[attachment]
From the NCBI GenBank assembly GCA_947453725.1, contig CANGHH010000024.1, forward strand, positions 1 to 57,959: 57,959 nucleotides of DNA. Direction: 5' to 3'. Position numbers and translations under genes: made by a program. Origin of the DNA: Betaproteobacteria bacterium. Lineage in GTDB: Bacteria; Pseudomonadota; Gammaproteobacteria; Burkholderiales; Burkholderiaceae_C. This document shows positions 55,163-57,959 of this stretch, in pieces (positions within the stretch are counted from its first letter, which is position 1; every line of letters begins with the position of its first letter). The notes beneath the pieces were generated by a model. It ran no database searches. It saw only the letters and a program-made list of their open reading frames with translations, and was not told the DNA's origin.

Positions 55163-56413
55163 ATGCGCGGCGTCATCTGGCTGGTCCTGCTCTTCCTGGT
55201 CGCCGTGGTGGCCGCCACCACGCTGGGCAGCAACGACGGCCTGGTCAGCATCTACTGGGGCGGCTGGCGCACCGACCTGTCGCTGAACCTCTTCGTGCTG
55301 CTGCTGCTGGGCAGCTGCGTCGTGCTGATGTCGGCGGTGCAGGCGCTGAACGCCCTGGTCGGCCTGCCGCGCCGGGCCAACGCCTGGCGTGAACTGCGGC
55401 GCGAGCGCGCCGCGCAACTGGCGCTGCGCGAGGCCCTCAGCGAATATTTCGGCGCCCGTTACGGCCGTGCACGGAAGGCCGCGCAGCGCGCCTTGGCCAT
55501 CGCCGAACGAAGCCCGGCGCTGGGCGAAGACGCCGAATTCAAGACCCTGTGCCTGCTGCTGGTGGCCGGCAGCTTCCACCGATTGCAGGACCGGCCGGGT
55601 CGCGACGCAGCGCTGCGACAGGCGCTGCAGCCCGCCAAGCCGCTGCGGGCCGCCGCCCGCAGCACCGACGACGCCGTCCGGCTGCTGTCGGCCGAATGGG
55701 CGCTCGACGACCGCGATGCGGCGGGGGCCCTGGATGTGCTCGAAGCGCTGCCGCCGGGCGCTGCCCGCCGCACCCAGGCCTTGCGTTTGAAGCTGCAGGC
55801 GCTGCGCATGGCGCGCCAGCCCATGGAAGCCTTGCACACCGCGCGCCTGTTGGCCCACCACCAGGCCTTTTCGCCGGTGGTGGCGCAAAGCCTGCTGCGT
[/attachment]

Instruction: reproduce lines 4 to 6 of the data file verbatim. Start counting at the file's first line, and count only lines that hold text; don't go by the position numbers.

55201 CGCCGTGGTGGCCGCCACCACGCTGGGCAGCAACGACGGCCTGGTCAGCATCTACTGGGGCGGCTGGCGCACCGACCTGTCGCTGAACCTCTTCGTGCTG
55301 CTGCTGCTGGGCAGCTGCGTCGTGCTGATGTCGGCGGTGCAGGCGCTGAACGCCCTGGTCGGCCTGCCGCGCCGGGCCAACGCCTGGCGTGAACTGCGGC
55401 GCGAGCGCGCCGCGCAACTGGCGCTGCGCGAGGCCCTCAGCGAATATTTCGGCGCCCGTTACGGCCGTGCACGGAAGGCCGCGCAGCGCGCCTTGGCCAT